About a half-hour from the Waldorf-Astoria, home of the annual Pennsylvania Society, Jay-Z was blaring on the radio. In the back of the bus, Archna Sahay and Samantha Pearson were laughing loudly—something having to do with drinking stories. (For bios of innovation invaders, read Get On The Bus.) A few seats ahead of them, others were toasting Danielle Wolfe’s good news: A nonprofit consultant and education expert, earlier this day, she’d accepted the position to become the executive director of the M. Night Shymalan Foundation. At the front of the bus, the suavely-dressed Nick Marzano, Young Involved Philadelphia president, was holding forth on the perils of a one-party political system. Elsewhere, Omar Woodward and Sylvester Mobley talked about the impediments to true school reform; Yasmine Mustafa praised Yuval Yarden of Philly StartUp Leaders, for her “Founder Factory” event the night before which doubled in attendance from last year; and Danielle Mancinelli, a reading specialist who has started The Bridge, a reading program that mixes social services with phonics, whipped out her phone to record the stories of how those around her started their startups.
Taking all this in, I must have unwittingly been getting my white man-overbite dance move on. “You go, Larry!” Sahay called out, to much laughter.
When we got to the Waldorf’s Bull & Bear saloon, an old-school, wood-paneled bar with Sinatra—a previous generation’s Jay-Z—crooning about the Summer Wind, we toasted to our newfound hashtag and mission: “To the #NewGuard!”
Soon, a handful of guests joined us. There was Harold Epps, the city’s incoming director of commerce; David Bookspan of DreamIt Ventures; Melissa Grimm of Grimm and Grove Public Relations; and venture capitalist Wayne Kimmel, dispensing networking wisdom. (Fill up one pocket with business cards and leave the other one empty; by night’s end, the goal is to empty the one pocket of your cards while filling up the empty pocket with those of other people). Reverend-turned-congressional candidate Bill Golderer stopped by, glad-handing. Later, Comcast’s David Cohen would meet some of our posse, as would one of the few state legislators at this year’s festivities, State Senator Daylin Leach. Upon meeting Danny Cabrera, founder of biobots, the maker of 3D printers that print human tissue, Leach jokingly asked: “Can you make me a hand?”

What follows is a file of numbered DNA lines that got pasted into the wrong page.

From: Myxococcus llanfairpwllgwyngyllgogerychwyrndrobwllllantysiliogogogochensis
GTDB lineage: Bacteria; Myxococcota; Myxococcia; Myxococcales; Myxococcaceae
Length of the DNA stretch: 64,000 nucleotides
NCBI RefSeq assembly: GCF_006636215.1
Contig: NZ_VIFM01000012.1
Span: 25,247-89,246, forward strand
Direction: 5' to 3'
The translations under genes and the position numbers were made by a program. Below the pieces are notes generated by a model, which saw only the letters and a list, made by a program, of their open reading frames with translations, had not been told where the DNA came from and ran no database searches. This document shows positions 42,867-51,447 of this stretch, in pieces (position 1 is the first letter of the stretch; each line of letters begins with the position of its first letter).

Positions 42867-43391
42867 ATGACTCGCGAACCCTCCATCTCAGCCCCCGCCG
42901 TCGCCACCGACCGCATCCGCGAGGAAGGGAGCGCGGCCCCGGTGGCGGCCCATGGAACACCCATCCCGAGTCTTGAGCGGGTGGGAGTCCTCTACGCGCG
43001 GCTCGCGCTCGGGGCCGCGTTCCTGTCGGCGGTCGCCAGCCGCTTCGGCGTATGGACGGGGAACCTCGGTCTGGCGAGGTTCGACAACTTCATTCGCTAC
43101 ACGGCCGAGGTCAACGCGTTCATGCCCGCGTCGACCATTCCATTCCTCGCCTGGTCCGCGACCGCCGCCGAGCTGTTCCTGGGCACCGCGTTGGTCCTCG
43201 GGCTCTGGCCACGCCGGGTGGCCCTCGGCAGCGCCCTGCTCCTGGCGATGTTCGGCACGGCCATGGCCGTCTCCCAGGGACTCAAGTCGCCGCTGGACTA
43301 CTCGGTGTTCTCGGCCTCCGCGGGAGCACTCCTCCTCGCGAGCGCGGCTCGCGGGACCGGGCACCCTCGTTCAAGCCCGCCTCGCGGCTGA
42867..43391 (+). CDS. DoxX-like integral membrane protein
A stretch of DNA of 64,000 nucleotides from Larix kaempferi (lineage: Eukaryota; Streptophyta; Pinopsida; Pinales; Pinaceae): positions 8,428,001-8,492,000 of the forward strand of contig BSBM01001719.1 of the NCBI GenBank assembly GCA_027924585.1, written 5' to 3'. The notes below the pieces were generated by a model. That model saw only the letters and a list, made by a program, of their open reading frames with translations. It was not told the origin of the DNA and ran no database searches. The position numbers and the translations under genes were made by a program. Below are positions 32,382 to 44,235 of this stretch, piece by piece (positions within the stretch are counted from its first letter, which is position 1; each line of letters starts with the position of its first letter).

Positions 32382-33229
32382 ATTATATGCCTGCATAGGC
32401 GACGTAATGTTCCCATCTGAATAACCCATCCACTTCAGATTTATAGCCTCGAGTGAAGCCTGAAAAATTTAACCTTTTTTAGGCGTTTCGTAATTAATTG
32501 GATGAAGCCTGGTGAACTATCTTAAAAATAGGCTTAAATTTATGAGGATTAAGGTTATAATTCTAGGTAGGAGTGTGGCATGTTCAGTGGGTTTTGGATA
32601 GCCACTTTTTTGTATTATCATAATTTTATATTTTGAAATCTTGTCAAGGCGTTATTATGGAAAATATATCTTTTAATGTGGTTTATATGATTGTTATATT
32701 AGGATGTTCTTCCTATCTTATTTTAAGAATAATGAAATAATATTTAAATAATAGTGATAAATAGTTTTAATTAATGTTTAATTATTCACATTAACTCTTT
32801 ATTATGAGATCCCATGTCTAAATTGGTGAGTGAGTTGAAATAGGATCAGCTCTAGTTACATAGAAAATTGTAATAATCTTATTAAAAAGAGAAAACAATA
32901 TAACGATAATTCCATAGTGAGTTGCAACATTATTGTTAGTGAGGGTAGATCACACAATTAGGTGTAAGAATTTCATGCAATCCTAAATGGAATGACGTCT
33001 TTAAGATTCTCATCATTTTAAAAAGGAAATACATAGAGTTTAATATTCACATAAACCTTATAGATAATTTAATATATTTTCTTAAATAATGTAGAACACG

“Well, one of our machines will be able to,” Cabrera replied.
Instead of wringing my hands about our present, I found myself fantasizing about the future. Who knows whom among our bus mates just might be our Jane Jacobs?
Interestingly, more than a few of our crew didn’t seem to recognize what most of us might consider Philly’s boldest-faced names. That’s because they’re too busy working 18 hour days. “I work, and crash by 10 pm,” said Mustafa, whose company, ROAR for Good, has been generating great buzz.
And that, of course, is the challenge for our New Guard crew: To achieve their personal dreams and wield influence where they choose to live; many, like Mustafa, are already incorporating social impact into their business missions. But they’d also do well to let their voices fly when it comes to matters of the common civic good. We need them to assert themselves (which includes Millennials turning out to vote at a higher rate than 12 percent), but it’s also a matter of enlightened self-interest. Remember the adage: “If you’re not at the table, you’re on the menu.”
One of the reasons we went on this jaunt into the belly of the Old Guard was to strike a collective blow against that recurring Philly curse: Waiting your turn. There hasn’t always been room at the problem-solving table for new blood in our town, which is what Zack Stalberg was getting at when he announced his retirement and pending move to New Mexico last year: “The decision is purely personal,” said the former longtime editor of the Daily News and head of Committee of Seventy. “But I would not mind if it caused other members of the permanent establishment in this town to think about giving way to a younger and more change-oriented set of players.”
Ah, yes, the permanent establishment. Its deference to holding onto power tends to value incrementalism over bold reform. It’s why we get a progressive Land Bank—but we have to wait years for it and we have to tolerate its deferral to Councilmanic Prerogative, kinda defeating the purpose. And it’s why we can’t even hold a hearing into selling the Gas Works for a $1.8 billion windfall. It can get tiring; the status quo can beat you down.